How To Get A Visa For Vietnam

Tuesday, August 31, 2010

What’s more fun than getting off a plane and immediately being hit up for cash just to step foot outside the airport? (I’ll answer my own question. The answer is: getting the seat next to the lavatory for your 16-hour flight. Oh the stories you’ll tell.)

The fact is, visas are never fun, especially for those of us saving every last penny for the actual trip. But the least you can do is make it one of the less stressful parts of your pre-trip by planning way ahead. So I present to you: how to get your visa to Vietnam.

If you’re a U.S. citizen, the first thing you need to do is check out Vietnam’s Consular Services web site here. This page runs down all the things you’re going to need to do.

1) Find your passport. Check in between couch cushions, in the back of your dog’s house, or if you’re a tycoon from the 1890’s, try that safe behind the painting in your wood-paneled office.

2) Fill out an application (Word/PDF). Make sure you kind of know your plans. They’re going to ask whether you need a single visa ($30) or a visa good for multiple entries (necessary if you’re traveling back and forth from nearby Cambodia or Laos). Keep in mind that prices go up depending on whether you’re going back and forth during a one-month stay or if you’re traveling longer ($50 for under one month, $80 for under six months, and $120 for six months to one year). And that’s just for the “stamping fee.” For the processing fee, handling fee, etc . . . , the fee is actually higher (but, conveniently, not listed). Call ahead of time and ask exactly how much you need to pay: (202) 861 – 2293.

Also, don’t forget you’re going to need to include a passport-sized photo too with your paperwork.

3) Break out the check book. Actually, not really, personal checks aren’t accepted. You’re going to need to wrangle up a money order, cashier check, or certified check. More likely than not, your bank will issue you a money order or cashier for free or a nominal fee. Most people (including bank tellers) don’t even know what a certified check is, so if you want to have a little fun, quiz them as to what it is while you’re there!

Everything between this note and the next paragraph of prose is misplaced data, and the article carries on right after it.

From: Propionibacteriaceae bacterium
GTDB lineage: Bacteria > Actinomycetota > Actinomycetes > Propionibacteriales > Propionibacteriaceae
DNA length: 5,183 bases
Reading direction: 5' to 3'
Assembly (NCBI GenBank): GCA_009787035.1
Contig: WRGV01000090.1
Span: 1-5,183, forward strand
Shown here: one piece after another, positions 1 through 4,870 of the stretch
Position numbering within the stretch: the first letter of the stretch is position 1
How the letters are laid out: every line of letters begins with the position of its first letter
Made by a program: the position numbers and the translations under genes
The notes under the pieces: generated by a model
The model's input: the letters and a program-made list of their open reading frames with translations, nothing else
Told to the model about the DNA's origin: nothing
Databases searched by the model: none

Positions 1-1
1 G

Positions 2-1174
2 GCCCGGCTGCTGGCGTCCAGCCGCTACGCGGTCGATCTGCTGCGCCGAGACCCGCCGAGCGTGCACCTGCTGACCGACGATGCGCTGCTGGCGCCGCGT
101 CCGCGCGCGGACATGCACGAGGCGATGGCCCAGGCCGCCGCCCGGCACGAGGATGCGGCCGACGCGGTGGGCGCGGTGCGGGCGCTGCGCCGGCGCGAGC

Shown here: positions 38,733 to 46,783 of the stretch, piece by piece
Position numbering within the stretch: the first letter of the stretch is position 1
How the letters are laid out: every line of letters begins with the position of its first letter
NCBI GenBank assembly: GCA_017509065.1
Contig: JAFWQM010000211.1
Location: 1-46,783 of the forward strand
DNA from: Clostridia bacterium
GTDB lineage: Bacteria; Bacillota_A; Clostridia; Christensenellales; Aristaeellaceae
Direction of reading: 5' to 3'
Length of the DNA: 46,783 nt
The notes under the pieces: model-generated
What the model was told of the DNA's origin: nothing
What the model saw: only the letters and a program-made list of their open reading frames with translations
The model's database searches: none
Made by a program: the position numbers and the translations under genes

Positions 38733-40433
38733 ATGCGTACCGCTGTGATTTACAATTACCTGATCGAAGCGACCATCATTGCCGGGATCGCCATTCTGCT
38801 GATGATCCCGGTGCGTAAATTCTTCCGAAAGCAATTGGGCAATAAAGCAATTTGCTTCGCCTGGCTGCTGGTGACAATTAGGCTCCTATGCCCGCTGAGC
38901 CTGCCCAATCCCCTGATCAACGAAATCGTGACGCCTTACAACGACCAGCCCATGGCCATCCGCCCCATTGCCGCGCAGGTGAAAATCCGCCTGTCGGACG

Like I said, fees vary depending on your plans. Check the going fee rates here.

4) Finally, just as your head is beginning to swim, head down to your local UPS or Fed Ex store and drop it all in an envelope along with a pre-paid return envelope so they can mail everything back. Don’t forget to keep you tracking number: this is your passport you’re sending off into the world — you’re going to want to track its journey.

5) And that’s it. The good news is that the turnaround time (at least for me) was surprisingly quick, and I had no problems getting everything back and in one piece. What’s even better is that your shiny, colorful new visa makes an impressive and scenic addition to your passport (unlike some, cheap receipt-like visas you get elsewhere — I’m looking at you Chile).

Finally, I’d be remiss in not mentioning another option for those skittish about mailing their passport around the country. Try, a company that allows you (for an extra fee) to apply and pay online and pick up your visa when your arrive by plane in either Ho Chi Minh, Danang or Hanoi.

Bonus: Visiting Cambodia? Do it all online and print out your visa in a matter of hours. Check out Cambodia’s ultra-efficient visa application system here.

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